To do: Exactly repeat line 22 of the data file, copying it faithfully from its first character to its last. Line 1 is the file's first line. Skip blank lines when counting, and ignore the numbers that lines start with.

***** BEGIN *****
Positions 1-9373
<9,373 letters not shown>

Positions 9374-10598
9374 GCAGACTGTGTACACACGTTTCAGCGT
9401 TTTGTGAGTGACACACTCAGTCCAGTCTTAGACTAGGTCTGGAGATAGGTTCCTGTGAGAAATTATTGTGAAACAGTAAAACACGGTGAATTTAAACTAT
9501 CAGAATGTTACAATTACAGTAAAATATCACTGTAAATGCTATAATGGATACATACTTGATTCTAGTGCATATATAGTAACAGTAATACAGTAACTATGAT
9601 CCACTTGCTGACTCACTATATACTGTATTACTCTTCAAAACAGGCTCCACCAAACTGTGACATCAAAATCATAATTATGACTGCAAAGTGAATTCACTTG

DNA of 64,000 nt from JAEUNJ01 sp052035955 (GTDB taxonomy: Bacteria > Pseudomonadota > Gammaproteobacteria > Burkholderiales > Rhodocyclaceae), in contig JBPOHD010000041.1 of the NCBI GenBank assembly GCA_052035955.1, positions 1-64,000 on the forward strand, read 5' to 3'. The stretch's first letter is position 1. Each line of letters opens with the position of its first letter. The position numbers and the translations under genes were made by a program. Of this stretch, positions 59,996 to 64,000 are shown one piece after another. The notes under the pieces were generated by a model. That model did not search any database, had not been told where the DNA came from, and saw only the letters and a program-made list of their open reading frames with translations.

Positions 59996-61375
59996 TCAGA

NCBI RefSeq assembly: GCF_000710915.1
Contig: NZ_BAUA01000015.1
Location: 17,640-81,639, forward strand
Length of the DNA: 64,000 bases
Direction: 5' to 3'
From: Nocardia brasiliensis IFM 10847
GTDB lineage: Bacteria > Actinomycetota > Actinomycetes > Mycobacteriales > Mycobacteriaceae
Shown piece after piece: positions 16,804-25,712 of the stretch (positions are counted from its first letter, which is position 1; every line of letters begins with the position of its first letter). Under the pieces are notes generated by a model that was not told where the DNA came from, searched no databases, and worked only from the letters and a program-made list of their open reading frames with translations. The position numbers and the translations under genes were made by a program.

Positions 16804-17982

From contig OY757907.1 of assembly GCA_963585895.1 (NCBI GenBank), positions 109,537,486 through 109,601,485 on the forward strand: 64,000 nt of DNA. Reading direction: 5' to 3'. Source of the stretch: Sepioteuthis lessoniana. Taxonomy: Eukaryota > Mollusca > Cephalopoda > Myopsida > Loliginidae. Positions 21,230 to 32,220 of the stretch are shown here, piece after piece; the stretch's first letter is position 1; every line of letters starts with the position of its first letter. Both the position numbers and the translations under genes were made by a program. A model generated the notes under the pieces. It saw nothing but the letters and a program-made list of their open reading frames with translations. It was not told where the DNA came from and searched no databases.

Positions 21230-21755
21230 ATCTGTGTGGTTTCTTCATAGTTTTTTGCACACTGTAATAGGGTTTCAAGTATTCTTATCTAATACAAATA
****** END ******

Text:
21230 ATCTGTGTGGTTTCTTCATAGTTTTTTGCACACTGTAATAGGGTTTCAAGTATTCTTATCTAATACAAATA